By MICHAEL RODRIGUEZ
I’m ashamed to admit that I never actually met retired U.S. Navy Chief Petty Officer Richard Williams; the two of us only ever communicated by email correspondence and telephone calls here and there. I have few regrets in this business, and this is one of them.
Consider first that as the longtime instructor of the San Benito Veterans Memorial Academy Naval Junior Reserve Officers’ Training Corps, Chief Williams, as he was affectionately referred to by many, was adamant in his pursuit to highlight the cadets. Whether it was military installations, food drives or city-wide beautification efforts, he made sure the community was aware of all the good the NJROTC was doing via the San Benito News. Such contributions and support are worthy of praise, and yet any approbation afforded to Chief Williams does the man little justice.
Knowing as much despite never personally meeting him is a testament to his character; unfortunately, my memories of Chief Williams are, as a result, not many, nor do they by any means equal the heartfelt sentiments shared by those who knew him better. Still, I can attest to the fact that Chief Williams always knew how to lift my spirits. In each email or telephone conversation, the mere pleasantries that were exchanged between us became enough to warrant my appreciation and respect of the NJROTC instructor who became so much more to this community. But it was the time he took to inspire me that struck a deeper chord.
Last year, Chief Williams sent me a card in response to my column, “Pedaling Past My Biggest Challenge Yet.” Published in the Sept. 23, 2012 weekend edition of the News, the piece focused on my personal struggle to shed the excessive amount of weight I had gained over the years. At that time, I was putting my body through a tremendous amount of stress by engaging in a 90-minute workout seven days a week, activity coupled with a strict diet that excluded nearly all dairies, starchy foods and sugars as well as incorporating a daily intake of water—specifically about eight cups a day.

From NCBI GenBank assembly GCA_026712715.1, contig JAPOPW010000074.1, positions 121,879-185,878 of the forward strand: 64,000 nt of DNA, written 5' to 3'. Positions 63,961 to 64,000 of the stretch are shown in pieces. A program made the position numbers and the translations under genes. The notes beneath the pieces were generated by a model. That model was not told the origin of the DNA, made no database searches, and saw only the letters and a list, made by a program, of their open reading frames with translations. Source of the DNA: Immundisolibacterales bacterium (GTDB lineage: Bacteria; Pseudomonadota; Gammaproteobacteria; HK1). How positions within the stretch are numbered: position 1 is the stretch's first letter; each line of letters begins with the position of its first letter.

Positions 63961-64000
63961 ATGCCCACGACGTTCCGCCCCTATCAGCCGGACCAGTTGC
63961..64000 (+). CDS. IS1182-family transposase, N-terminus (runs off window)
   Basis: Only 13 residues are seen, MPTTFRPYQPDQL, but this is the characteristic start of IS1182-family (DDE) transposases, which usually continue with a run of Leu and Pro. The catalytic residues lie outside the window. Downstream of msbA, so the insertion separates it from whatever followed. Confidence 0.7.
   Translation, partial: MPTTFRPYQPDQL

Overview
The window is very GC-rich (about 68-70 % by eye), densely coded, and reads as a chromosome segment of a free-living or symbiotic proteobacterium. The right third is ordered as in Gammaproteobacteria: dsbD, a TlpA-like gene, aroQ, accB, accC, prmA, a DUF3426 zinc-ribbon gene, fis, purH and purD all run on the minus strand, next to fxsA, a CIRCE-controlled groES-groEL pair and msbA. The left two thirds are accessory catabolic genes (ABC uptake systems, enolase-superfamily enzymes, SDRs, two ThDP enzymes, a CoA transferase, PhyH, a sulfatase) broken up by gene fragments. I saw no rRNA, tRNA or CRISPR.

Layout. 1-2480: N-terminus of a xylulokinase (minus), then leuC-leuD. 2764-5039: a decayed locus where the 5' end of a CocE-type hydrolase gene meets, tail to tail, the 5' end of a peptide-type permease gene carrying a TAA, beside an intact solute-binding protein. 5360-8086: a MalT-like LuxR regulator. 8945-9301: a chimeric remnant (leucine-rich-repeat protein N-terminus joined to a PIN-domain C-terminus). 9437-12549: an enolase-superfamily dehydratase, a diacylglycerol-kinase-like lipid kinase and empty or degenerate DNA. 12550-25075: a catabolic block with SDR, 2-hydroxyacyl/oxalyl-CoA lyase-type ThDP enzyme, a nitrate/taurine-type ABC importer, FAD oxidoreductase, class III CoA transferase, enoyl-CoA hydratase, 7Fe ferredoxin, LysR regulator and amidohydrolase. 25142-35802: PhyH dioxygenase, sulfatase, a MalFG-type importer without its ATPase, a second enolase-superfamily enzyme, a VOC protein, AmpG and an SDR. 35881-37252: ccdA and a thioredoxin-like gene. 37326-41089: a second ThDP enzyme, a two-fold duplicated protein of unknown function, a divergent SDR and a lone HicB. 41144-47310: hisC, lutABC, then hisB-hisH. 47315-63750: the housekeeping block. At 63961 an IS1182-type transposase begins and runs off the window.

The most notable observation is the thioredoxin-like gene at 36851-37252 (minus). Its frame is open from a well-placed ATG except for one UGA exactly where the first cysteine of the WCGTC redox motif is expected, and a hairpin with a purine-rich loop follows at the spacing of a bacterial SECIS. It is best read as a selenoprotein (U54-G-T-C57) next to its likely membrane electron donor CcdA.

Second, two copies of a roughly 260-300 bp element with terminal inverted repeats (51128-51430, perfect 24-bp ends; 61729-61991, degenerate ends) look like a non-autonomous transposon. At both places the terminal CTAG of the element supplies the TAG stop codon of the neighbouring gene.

In short, I was in full beast mode and shedding pounds at what felt like an unusually rapid pace. The only problem is that I sometimes considered giving up. Understand that people can be cruel in their judgments, and consider further that in order to fit a rigorous exercise routine in my already-overloaded work schedule, it meant waking at 5 a.m. And although I enjoyed being an early bird—there’s something about the morning air and still-dark sky that’s intoxicating—lack of sleep was quickly becoming an issue.
Then I received the card from Chief Williams. The message inscribed read, “God sees… He cares… He hears… He answers. …Praying and trusting with you.” The chief’s personal message included quotes from Babe Ruth, “You just can’t beat the person who never gives up,” and Winston Churchill, “Never, never, never give up,” before signing the card with the following: “Mr. Rodriguez, you can do this!!! God bless you and yours.”
I can’t tell you how much that meant to me. Sometime later, I thought of the chief’s card when, after technical difficulties led to a stressful night at the office, I found myself returning home from work on Friday at 8 a.m. Saturday. I had just put in a 24-hour shift, yet finding the strength to complete a grueling hour-and-a-half workout came easy thanks to the support of folks like Chief Williams.
By November, I had lost over 80 pounds. That’s not nearly enough to achieve my goal, but it was a great start. I’ve since been inconsistent with my lifestyle change due to a number of issues, including undergoing surgery at one point.
I now consider those issues, regardless of their severity, little more than excuses. So on Saturday, I started from scratch with the strict diet and the intense exercises, and it feels as though I never stopped. Take into consideration that it was Chief Williams who helped inspire me all over again. It’s amazing how, even in death, he can still move me.
God bless you, Chief Williams. I ain’t ever giving up.